4 simple steps to getting started on Twitter

There’s much debate about the value of social media. Many leading experts say you’re better off and will be happier without it.

While undoubtedly true for many, my experience has been the opposite.

My participation on Twitter for 11+ years has forged friendships, opened job and volunteerism opportunities, catalyzed learning, offered motivation, given a platform for advocacy, and helped me find my authentic voice. In fact, many of you reading this right now have likely arrived here from Twitter. (Past analytics tell me so.) You, too, can find value in joining Twitter.

Getting started can feel daunting, so daunting that many people stop with the idea. It doesn’t need to be difficult. Here are 4 simple steps to getting started on Twitter.

  1. Determine your handle. I advise starting with your name (or a derivative of it, like mine). Unlike in the days of AOL instant messenger where something cute or clever was standard, Twitter is generally a platform for people to speak with their unedited voice, so it might as well be attributed to your name. (Exception: snark or anonymous accounts.) If that is unavailable or if you want something less personal, go for a catchphrase or something of significance.
  2. Set your bio, picture, and banner image. Pictures should be clear (high quality) and without an obvious crop. Keep your thumbnail to just your head so people can see you. Your banner image can be of a place that means something to you, an action shot from your life with you in it, or something else of significance to you. For your bio, determine what’s critical for people to know about you, and keep it simple. Try to answer one or two of these questions:
    • What are my values?
    • What role and/or parts of my identity are core to who I am?
    • What do I want to learn about?
    • What am I knowledgeable about?
    • What are my passions?
    • What’s my driving motto or mantra?
    • What am I publicly known for?
    • What disclaimer or identification (if any) does my professional role require me to share?
  3. Set goals. You need a vision of where you want to go to help you get there. Start simply with two aspects of visioning. First, what do you want to say or share, and how often do you want to say something? Start with a cadence that you know you can commit to, and by sharing content that you’re already consuming in a way that feels comfortable to you. You can always up the ante once you get going. Your second goals are around the information you consume. Reflect on how often you want to read your feed, what you want to learn, and what type of people you want to meet/learn from. Again, start with manageable goals; don’t try to do it all at once.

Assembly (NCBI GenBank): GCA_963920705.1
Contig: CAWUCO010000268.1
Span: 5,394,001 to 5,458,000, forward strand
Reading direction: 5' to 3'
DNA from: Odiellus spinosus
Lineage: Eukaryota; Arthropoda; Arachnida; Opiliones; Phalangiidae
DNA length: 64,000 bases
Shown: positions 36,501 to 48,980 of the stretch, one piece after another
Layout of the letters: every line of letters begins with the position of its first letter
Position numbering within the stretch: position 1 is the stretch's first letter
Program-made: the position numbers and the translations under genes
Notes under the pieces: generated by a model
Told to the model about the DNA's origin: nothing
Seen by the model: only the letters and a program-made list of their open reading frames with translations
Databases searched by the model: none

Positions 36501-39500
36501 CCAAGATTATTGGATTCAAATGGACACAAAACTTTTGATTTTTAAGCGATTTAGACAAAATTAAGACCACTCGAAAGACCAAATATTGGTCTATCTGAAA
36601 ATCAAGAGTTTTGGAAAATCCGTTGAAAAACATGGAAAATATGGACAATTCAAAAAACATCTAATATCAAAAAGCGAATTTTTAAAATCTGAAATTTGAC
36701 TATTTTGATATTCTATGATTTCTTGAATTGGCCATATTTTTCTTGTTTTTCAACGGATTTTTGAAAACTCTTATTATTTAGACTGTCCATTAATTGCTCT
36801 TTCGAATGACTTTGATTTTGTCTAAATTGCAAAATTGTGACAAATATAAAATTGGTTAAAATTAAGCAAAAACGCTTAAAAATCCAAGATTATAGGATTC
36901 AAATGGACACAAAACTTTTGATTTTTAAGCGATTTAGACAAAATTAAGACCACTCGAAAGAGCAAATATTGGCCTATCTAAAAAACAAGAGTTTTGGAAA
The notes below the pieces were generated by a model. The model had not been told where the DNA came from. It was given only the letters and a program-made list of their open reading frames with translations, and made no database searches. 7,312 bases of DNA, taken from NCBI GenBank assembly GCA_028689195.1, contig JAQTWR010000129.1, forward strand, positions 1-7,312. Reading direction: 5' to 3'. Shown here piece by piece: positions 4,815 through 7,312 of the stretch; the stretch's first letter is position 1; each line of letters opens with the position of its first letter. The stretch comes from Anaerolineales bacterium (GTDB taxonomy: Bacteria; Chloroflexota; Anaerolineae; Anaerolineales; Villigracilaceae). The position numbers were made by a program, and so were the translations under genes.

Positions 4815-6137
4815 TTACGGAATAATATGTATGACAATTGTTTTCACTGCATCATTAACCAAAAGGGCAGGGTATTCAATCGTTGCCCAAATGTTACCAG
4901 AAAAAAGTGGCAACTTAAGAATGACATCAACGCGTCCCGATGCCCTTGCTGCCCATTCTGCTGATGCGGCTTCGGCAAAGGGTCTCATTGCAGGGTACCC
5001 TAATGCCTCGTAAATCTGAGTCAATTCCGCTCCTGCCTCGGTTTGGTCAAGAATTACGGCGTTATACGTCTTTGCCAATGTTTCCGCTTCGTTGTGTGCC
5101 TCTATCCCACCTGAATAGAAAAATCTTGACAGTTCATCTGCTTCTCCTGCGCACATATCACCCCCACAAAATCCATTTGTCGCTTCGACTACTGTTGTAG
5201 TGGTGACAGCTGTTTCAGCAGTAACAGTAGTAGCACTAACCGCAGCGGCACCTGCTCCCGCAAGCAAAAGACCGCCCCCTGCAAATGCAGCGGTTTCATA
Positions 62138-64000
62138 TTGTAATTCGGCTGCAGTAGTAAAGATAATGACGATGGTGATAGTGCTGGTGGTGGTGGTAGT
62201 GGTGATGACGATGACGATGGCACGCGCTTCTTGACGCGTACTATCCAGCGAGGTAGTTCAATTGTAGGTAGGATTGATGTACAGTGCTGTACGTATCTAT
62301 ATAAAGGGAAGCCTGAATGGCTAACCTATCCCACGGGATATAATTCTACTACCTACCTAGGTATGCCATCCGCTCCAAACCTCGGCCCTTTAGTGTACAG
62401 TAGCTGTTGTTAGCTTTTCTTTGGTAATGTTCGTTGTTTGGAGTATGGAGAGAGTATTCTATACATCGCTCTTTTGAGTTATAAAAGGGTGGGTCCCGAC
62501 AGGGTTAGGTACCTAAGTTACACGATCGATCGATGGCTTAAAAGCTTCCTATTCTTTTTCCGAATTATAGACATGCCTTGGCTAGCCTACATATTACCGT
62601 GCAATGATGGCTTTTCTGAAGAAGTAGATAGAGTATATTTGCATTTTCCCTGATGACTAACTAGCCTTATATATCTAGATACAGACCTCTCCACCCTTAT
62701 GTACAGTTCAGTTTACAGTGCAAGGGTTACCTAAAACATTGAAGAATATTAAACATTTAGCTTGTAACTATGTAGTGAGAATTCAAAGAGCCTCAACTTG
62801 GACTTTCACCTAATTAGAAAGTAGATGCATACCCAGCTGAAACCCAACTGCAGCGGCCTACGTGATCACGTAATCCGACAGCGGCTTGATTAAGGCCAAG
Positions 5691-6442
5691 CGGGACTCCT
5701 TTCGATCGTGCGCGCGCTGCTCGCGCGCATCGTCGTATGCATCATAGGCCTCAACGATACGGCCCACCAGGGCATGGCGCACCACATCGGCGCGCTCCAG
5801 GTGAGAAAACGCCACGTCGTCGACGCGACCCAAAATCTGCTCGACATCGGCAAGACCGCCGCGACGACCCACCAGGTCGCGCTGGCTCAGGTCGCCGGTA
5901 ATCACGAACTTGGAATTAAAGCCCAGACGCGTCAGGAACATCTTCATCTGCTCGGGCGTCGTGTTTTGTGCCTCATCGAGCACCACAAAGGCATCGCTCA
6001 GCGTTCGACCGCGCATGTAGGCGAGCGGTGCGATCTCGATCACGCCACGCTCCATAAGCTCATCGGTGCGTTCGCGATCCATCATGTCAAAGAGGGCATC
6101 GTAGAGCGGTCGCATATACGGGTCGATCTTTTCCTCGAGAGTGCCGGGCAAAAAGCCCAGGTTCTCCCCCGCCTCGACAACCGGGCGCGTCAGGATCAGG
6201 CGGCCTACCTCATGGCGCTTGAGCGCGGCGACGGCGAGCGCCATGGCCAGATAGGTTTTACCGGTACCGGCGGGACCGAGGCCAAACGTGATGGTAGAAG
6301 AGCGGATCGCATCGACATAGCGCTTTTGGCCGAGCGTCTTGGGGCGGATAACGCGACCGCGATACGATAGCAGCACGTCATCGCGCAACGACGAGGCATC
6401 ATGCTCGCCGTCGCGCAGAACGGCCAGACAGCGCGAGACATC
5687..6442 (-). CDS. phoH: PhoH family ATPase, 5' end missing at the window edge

4. Find and follow people. Follow a blend of people that you know and people who are active on #hashtags that you care about. You can also subscribe to lists that other people have created around certain themes. Don’t follow too many people too quickly, because if you’re not used to it, it will quickly feel like information overload.

With that, you’re ready to start tweeting. To set yourself up for success, you should also download the Twitter app to your phone. The Twitter format lends itself very well to mobile use, and having the app on your phone, at least temporarily, will help you get into a habit of using it.

One other best practice is to block time monthly to reflect on your Twitter use and check in on your goals. Are you hitting them? What’s working, and what’s not? What benefits are you noticing? Are there any downsides? Are you seeking out alternative and diverse points of views? Take notes, iterate, and keep going. Bonus: Engage your followers by tweeting out your insights for others to learn from and react to.

I’ll leave you with a last offer: if you join Twitter using this post, let me know. I will follow you and help amplify your voice.

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